The ratings are almost exactly proportionate to the nomination of films that people actually see and have an investment in their winning.

      And, if the Academy has its way and moves the Oscars to the end of January or early February, this is only to help the declining ratings which no longer support the huge ad costs.

      The only thing currently holding this move from happening is the NFL playoffs and Super Bowl dates.

      Comment by Tom — Friday October 8, 2010 @ 4:58pm PDT  
    • It seems to be shaping up as an okay year for film – but it was in actuality a lousy, lousy year for movies.

      Comment by Anonymous — Friday October 8, 2010 @ 7:05pm PDT  
      • Unfortunately, everyone in Hollywood is clueless right now. On one hand you have people who want to make entertainment but are so dismissive of their audience that that they cluelessly buy something like The Family Circus. Then there are the serious film makers that think that people somehow want to see movies about obscure English royalty or a guy who cuts his arm off.

        NO ONE WANTS TO SEE THESE FILMS!!!!

        Comment by bill — Saturday October 9, 2010 @ 9:52am PDT  
    • True Grit?? They’re re-making True Grit?? BLASPHEMERS!!!

      Comment by BigKev — Sunday October 10, 2010 @ 6:41pm PDT  
  • Whoa. Does the early early returns mean that “Secretariat” won’t reach the 16m it was projected to do for the weekend. Humm. I saw the movie and liked it very much and thought it was uplifting, the horse racing sequences were exciting, and the music score and the songs used were great. Diane Lane and John Malkovich were excellent as well. Like some previous poster already stated many in the audience were seniors but great word of mouth coming out which should hopefully entice young ones to come out for the pic. We will see.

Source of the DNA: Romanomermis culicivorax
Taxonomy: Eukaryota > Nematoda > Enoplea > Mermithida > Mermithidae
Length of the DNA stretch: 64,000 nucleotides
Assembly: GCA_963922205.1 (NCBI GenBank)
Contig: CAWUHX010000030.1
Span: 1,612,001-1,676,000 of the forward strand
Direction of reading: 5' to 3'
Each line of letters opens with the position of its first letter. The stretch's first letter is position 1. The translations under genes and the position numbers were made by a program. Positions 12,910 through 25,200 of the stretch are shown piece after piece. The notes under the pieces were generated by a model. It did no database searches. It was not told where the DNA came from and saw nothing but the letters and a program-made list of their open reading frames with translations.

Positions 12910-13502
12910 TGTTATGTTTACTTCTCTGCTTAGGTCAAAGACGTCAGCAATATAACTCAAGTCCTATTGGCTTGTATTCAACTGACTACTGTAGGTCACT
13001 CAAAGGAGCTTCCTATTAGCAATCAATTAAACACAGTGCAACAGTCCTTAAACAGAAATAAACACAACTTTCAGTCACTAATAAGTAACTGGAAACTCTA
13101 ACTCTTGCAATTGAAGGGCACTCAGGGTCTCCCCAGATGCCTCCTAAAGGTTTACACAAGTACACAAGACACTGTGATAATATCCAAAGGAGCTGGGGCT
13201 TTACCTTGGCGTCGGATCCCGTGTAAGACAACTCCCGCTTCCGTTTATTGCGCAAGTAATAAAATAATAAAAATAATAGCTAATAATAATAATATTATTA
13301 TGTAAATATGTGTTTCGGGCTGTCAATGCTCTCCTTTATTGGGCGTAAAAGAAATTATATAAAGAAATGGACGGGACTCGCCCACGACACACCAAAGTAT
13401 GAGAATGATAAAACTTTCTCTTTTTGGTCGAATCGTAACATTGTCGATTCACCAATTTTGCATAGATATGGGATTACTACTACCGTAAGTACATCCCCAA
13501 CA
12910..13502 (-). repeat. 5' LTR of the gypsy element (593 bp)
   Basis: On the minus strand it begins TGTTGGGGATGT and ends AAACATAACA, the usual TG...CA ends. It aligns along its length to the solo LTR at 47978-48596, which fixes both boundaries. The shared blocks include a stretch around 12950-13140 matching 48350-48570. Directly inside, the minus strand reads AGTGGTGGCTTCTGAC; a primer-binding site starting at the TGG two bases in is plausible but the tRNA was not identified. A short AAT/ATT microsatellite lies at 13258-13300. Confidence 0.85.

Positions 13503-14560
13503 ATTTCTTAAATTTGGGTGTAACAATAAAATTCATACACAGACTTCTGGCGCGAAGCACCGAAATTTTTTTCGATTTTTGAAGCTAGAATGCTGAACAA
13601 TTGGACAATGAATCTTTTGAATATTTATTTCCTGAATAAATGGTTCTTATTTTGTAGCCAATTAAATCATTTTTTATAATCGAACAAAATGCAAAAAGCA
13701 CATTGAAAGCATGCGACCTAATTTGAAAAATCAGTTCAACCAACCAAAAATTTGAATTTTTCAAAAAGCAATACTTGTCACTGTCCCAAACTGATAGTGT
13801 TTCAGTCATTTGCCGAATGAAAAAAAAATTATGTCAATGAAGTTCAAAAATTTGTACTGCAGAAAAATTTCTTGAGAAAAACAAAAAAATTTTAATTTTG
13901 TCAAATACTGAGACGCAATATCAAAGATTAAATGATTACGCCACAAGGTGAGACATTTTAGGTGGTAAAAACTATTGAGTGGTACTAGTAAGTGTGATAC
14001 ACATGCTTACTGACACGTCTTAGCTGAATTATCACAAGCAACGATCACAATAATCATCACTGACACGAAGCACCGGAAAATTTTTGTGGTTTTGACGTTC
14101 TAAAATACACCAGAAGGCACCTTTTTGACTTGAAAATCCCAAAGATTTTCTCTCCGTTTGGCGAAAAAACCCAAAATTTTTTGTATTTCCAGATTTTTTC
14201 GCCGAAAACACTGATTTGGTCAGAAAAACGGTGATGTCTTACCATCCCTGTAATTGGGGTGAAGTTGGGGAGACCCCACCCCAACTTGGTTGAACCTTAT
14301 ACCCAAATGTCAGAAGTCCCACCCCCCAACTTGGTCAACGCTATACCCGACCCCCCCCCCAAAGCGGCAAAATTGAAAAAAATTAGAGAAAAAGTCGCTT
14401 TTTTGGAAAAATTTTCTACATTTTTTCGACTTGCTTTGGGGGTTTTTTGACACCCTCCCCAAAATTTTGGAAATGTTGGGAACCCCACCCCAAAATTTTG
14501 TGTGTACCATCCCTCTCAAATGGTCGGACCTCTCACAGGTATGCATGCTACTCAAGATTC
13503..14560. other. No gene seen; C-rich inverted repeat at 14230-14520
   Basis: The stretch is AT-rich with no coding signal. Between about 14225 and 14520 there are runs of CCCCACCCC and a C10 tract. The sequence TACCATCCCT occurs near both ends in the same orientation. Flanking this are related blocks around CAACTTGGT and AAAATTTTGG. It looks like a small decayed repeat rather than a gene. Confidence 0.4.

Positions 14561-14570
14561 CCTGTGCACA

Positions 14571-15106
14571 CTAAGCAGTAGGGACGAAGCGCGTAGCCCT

Comment by filmgoer10 — Friday October 8, 2010 @ 2:17pm PDT  
    • The problem is that the actual story of Secretariat is relatively drama-free. The horse was considered a legit Triple Crown threat as a two year old, and won all three races without any challenge. The owner’s story isn’t really that dramatic either. A rich woman of privilige inherits a horse farm and the greatest horse of the modern era.

      Not exactly Seabiscuit here. Hell, not even the Black Stallion.

      Comment by Pete — Friday October 8, 2010 @ 2:58pm PDT  
    • Maybe the film will perform just like the horse — hang back and topple the competition in the end!

      Comment by secfan — Sunday October 10, 2010 @ 5:02pm PDT  
  • Yes, the year usually starts in October. But please spare me the Academy Awards speculations. It usually reads like a wishing-list of a third-grader: you know what you want for a present and decide in advance that it is everything you wished for.

    Comment by Helgi — Friday October 8, 2010 @ 2:20pm PDT  
  • Not that I care anything about Secretariat, but isn’t 12:48pm (3:48 ET) REALLY early to call the weekend? Anybody who is going to see that movie is STILL AT WORK!

    Comment by Ney — Friday October 8, 2010 @ 2:23pm PDT